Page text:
Clavicle fracture

This page is for adult patients; see Clavicle fracture (peds) for pediatric patients

Background

  • Generally secondary to shoulder trauma (direct trauma over the clavicle is less common)
  • Fractured segment:
    • Type I: Middle third (80% of fractures)
    • Type II: Lateral third (15% of fractures)
    • Type III: Medial third (5% of fractures)
  • Distal fracture may be associated with coracoclavicular ligament rupture
  • Medial fracture may be associated with intrathoracic injuries

Clinical Features

Right clavicle fracture.
Right clavicle fracture.

Presentation

  • Direct trauma to lateral shoulder/clavicle or fall on outstretched arm
  • Swelling, deformity, and tenderness overlying the clavicle
  • Affected arm may be supported by the contralateral arm

Associated Injuries

Rare, but important to evaluate for

  • Type I (middle)
    • Subclavian artery/vein injury
    • Nerve root and/or brachial plexus injury
  • Type II (lateral)
    • Coracoclavicular ligament injury
    • AC joint dislocation/subluxation
  • Type III (medial)
    • Intrathoracic injury
    • Rib fracutre
    • Sternal fracture

Differential Diagnosis

Thoracic Trauma

Shoulder and Upper Arm Diagnoses

Traumatic/Acute:

Nontraumatic/Chronic:

Refered pain & non-orthopedic causes:

Evaluation

Left clavicle fracture on xray.

Workup

  • Assess distal pulse, motor, and sensation
  • X-ray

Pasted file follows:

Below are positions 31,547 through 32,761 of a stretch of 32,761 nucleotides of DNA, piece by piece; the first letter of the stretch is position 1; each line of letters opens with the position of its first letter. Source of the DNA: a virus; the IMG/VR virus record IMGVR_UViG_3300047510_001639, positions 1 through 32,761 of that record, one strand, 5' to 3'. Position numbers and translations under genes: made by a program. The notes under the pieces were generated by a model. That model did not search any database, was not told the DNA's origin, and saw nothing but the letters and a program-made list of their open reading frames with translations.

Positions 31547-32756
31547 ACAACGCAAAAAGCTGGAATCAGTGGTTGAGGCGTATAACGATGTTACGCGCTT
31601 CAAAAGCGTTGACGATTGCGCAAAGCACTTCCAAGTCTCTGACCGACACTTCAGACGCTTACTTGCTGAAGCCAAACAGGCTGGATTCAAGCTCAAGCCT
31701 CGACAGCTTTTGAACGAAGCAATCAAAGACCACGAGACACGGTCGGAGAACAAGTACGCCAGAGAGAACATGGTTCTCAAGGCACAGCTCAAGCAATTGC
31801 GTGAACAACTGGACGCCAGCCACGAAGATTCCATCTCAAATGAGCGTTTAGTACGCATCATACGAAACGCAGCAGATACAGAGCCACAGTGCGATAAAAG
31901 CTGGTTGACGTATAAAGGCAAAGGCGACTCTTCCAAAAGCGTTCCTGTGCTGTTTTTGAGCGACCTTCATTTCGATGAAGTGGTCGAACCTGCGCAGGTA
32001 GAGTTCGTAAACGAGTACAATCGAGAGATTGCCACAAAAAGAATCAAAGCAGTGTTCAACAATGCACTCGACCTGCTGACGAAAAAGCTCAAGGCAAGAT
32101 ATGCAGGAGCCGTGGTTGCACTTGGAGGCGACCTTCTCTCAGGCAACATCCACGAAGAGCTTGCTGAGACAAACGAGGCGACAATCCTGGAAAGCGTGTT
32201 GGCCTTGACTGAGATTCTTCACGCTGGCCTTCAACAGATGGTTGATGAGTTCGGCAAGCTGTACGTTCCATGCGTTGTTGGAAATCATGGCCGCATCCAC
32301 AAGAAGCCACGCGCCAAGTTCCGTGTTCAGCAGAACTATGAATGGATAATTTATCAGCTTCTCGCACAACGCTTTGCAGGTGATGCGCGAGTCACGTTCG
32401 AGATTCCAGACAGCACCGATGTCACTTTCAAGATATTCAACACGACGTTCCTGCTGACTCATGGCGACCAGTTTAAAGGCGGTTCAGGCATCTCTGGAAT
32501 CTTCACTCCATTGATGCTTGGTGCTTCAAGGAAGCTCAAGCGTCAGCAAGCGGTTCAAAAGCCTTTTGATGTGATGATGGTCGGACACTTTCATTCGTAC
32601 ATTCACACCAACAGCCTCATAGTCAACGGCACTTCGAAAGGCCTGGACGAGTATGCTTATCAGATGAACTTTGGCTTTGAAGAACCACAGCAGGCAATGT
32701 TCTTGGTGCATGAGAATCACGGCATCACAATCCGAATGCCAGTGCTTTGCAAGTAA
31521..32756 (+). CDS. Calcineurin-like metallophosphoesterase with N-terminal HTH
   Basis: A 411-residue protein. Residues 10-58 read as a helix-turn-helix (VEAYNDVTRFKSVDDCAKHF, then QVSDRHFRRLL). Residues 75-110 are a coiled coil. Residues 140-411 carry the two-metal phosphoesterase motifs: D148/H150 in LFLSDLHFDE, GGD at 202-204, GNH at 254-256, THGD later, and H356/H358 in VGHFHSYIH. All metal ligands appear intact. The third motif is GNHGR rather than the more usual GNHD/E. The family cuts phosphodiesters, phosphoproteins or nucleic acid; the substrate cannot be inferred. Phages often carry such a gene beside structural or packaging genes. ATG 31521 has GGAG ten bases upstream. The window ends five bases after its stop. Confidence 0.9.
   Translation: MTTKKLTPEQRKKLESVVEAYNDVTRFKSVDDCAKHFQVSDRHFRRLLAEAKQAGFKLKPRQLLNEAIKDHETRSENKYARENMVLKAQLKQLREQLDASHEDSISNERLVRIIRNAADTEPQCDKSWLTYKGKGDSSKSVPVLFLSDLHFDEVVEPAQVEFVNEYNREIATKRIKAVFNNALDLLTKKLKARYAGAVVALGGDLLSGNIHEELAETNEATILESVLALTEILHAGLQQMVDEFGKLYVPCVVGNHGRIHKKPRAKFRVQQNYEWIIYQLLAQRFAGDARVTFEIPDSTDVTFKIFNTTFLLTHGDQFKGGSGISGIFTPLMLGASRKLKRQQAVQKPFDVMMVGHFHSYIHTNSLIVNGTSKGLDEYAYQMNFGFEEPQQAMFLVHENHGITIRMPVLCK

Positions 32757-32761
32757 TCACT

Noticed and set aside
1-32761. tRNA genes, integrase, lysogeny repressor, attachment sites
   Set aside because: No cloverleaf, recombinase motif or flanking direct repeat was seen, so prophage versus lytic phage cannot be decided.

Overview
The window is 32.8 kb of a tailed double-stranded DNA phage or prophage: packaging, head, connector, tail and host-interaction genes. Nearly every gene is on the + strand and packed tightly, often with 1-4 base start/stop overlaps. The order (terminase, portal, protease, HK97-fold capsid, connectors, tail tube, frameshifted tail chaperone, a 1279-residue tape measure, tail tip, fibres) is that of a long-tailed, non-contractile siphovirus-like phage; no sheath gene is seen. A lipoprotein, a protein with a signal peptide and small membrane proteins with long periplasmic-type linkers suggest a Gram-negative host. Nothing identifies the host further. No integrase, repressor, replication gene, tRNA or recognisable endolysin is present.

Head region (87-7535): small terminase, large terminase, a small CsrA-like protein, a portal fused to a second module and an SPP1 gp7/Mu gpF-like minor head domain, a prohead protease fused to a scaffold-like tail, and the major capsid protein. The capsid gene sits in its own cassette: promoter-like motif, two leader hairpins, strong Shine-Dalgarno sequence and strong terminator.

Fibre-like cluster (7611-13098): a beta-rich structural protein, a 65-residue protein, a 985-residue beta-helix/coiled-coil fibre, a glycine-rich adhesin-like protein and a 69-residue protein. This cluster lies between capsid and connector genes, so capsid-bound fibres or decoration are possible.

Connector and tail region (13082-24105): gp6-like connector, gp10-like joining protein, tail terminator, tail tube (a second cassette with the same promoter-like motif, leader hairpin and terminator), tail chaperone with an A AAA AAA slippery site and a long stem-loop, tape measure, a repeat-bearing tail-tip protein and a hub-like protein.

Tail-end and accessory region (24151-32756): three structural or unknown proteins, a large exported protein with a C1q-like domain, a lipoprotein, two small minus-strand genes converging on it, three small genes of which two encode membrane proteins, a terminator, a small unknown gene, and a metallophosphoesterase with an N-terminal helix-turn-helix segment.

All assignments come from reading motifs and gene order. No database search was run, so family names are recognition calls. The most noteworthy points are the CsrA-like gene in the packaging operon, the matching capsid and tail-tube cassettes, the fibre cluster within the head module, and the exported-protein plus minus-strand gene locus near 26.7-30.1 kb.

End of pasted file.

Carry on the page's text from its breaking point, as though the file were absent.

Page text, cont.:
• May be seen on chest x-ray, shoulder x-ray, or dedicated clavicle films (preferred)
  • If high suspicion and no fracture on plain films, consider CT

Diagnosis

Allman Classification

  • Type I: Middle third
  • Type II: Lateral third
  • Type III: Medial third

Management

  • Pain management
  • Place the affected extremity in a sling or shoulder immobilizer
  • Orthopedic surgery consultation in the ED for:
    • Displaced fracture with skin tenting
    • Open fracture
    • Neurovascular compromise
    • Adolescent fractures with significant shortening (>2cm)

Disposition

  • Almost all may be discharged with orthopedic surgery follow-up (if no indications for immediate surgical management; see above)

Speciality Care

  • Type I (middle)
    • Almost all non-operative
  • Type II (lateral)
    • Depends on stable vs unstable clasification pattern (e.g. Neer IIA, IIB, V)
  • Type III (medial)

See Also

References